Each neuron in the neural network makes a simple Yes/No decision, a binary classification. If all classical activation functions have only one zero, the decision boundary is a single hyperplane. You need two hyperplanes to separate the dataset for the XOR problem. “Essentially, you need the activation function to be positive, then negative, and positive again,” Dr Noel explained this need to oscillate. In theory, two hyperplanes are required to separate the classes in the XOR dataset. And for two hyperplanes, an activation function with two zeros is needed. Data shows that for small input values, the output of biological neurons increases. In the longer run, the output saturates, and then “the output must decrease to another zero if a biological neuron is capable of learning the XOR function”, the paper explains. The proposed model captures this increasing and decreasing oscillation with multiple zeros. The model has multiple zeros and multiple hyperplanes as part of the decision boundary. This replaces the traditional need for two layers to learn the XOR function with a single neuron with oscillatory activation like Growing Cosine Unit (GCU). In the paper, the researchers have discovered and introduced many oscillating functions that could solve the XOR problem with a single neuron.
Discovery of single biological neurons capable of learning the XOR function
“Human brain demonstrates the highest levels of general intelligence, a quality not found in any other animal”, explained Dr Noel. “If these XOR neurons in the human brain behave similar to the models that we have proposed, independent of the biology, we are on the right track.” Indeed, biological neurons in the human brain can individually solve problems of learning the XOR function. A 2020 study by Albert Gidon et al. identified new classes of neurons in the human cortex with the potential to allow single neurons to solve computational problems, including XOR, that has typically required multilayer neural networks. The paper discussed how the activation function increases and then decreases, essentially oscillates, proving to be a biological counterpart to the theory proposed.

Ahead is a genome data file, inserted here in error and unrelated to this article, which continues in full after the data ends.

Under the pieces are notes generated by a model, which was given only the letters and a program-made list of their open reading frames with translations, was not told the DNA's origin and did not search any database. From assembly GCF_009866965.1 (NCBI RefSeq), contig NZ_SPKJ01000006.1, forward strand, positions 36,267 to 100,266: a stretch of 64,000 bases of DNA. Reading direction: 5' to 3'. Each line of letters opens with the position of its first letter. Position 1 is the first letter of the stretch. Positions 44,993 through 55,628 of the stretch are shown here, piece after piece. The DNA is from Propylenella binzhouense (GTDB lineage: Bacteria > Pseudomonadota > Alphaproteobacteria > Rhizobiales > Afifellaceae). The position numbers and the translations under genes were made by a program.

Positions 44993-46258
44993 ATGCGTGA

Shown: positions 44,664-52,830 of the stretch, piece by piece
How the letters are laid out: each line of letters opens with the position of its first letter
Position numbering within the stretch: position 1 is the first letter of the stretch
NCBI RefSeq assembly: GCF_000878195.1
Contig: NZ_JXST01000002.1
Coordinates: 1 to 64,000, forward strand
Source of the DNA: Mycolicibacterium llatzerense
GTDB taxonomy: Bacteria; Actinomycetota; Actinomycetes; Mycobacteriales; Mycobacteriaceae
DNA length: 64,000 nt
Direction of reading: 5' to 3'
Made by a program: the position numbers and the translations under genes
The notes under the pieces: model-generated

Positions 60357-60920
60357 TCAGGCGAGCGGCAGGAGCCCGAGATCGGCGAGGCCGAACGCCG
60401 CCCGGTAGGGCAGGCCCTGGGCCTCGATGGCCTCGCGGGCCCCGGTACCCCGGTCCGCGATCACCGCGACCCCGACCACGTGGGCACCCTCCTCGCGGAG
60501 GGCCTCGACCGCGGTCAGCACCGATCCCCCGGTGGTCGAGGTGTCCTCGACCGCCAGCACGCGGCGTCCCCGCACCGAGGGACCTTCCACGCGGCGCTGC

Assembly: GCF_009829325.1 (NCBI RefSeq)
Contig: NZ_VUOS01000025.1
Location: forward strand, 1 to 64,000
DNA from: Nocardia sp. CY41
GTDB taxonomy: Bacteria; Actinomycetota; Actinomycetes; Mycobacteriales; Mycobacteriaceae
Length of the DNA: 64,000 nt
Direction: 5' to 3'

“If we are to bridge the gap between human and machine intelligence, then we must bridge the gap between biological neurons and artificial neurons,” Dr Noel concluded. The oscillatory activation functions were tested on different neural network model architectures, datasets, and benchmarks, resulting in at least one of the new activation functions outperforming the previous functions on all models evaluated.
Currently, the team is testing this solution on various practical problems with students at VIT. Some of the use-cases explored include Cryptocurrency Price Estimation and image tasks related to retinal scans. In the latter research, Shubham noted within the 52 combinations of functions tried for the conV and dense layer, the top five combinations resulted from oscillatory activation function. Furthering on this phenomenon, he explained, “The total number of combinations we are trying on a simple VGG network for the retinopathy task are around 676, and the potential of seeing Activation Functions as a hyperparameter is huge. We have observed this from a sample experimental trial on 52 combinations of activation functions on convolution (conV) and dense layer, the top five combinations that fetched the maximum AUC score included three combinations from oscillatory activation functions in the feature extraction layer. Furthermore, combinations are also being explored with oscillating activations in a dense layer, which is a different angle to what the proposed use case of this new family of oscillating activation functions should look like.”